Brexit: Sky stops cross-border online viewing in EU
Some British online media content will no longer be available to people visiting EU countries such as France. Sky is the first firm flagged up as affected by this
Britons staying in the EU and using apps to access Sky media content are no longer able to stream and download due to Brexit coming fully in to force this month.
Britons trying to access Sky services on their mobiles and tablets in the EU have found they now obtain error messages.
My parents who voted for Brexit and then moved to Spain. A photo story. pic.twitter.com/IJm2lksX5j— Joey ☃️ (@MissRegardless) January 1, 2021
This is a consequence of the UK leaving an EU law rule on ‘cross-border portability of online content services’, which was not included in the new future relationship deal.
As Sky states on its website: “From 1 January 2021, you won’t be entitled to stream Sky outside the UK using your Sky Go, Sky Kids, Sky Sports, Sky Sports Mobile TV and Sky Sports Box Office apps.”
These apps are used by subscribers to Sky television services while on the move and could previously be used in the EU.
However one solution could be to download content in the UK and save it on your device before visiting France.
Direct subscriptions to Sky TV are for residents of the UK, Channel Islands and Isle of Man, though some people in France access Sky via other intermediaries.
Some Britons in the EU also access UK-restricted content on the internet by using a VPN so their computer appears to be located in the UK.
According to Sky “this [change] affects lots of online video, music and entertainment services, not just Sky”.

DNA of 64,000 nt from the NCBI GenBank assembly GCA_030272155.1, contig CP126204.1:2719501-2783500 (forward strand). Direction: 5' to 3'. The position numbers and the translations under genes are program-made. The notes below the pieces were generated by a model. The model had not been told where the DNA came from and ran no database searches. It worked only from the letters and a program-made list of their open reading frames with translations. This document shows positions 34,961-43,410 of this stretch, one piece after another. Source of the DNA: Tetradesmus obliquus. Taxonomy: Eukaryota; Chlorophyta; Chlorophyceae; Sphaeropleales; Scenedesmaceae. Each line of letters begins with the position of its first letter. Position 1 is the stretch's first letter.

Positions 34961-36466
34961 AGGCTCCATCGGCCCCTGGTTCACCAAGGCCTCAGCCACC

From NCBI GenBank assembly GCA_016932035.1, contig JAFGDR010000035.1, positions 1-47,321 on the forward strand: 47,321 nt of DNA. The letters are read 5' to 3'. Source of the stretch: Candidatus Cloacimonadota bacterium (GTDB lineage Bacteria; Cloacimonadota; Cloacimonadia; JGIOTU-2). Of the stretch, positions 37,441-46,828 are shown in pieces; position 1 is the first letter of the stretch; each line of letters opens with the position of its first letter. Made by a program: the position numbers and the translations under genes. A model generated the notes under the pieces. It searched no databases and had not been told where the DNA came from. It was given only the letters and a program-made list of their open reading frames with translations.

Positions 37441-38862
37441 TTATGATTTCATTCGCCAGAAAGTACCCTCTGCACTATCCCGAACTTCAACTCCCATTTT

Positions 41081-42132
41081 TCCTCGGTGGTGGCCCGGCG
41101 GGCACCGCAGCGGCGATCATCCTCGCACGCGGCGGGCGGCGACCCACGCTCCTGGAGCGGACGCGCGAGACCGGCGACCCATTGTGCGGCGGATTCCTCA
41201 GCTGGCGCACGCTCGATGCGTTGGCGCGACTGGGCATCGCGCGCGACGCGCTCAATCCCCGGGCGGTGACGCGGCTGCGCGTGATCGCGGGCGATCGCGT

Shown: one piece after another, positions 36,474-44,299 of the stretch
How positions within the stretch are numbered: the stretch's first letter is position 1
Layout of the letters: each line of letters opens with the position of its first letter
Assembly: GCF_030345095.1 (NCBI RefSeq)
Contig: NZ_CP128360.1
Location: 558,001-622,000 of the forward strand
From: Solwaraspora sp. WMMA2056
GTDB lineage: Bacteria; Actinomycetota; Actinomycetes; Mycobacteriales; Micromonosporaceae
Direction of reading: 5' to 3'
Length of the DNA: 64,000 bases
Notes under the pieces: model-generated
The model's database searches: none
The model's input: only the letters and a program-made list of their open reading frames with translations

However so far Sky is the main service to which The Connexion is aware of some Britons are saying they have lost access.
The UK government states on its gov.uk website: “The EU Portability Regulation allows consumers across the European Economic Area (EEA) to access their online content services (for example, video-on-demand streaming services, such as Netflix and Amazon Prime) as if they are at home when they travel within the EEA.
“This means that an online service provider must provide customers the same content as in their home state when they are temporarily present in another state. The regulation applies only to travel between EEA member states.
“The EU Portability Regulation will cease to apply to UK-EEA travel from 1 January 2021. In the UK, the regulation will be revoked.
“Online content service providers will not be required under the regulation to provide content ordinarily available in the UK to a UK customer who is temporarily present in any other EEA member state.
“This will not prevent service providers offering cross-border portability to their customers on a voluntary basis, but to do so they will need the permission of the owners of the content they provide.”
The government says whether or not such services are maintained will depend on the terms of their services and licences in place between the firms and the right holders of the content (films, series, programmes…).
The Connexion asked Netflix if there will be any change for people with British subscriptions who visit France, however a spokesman said this would not be the case.
However he said their subscription terms and conditions already meant that, for example, when a person with a British subscription visits France, they have access only to the usual French range of content during the trip, which can have some differences from the UK range. However their service does not stop.
This has not changed, he said.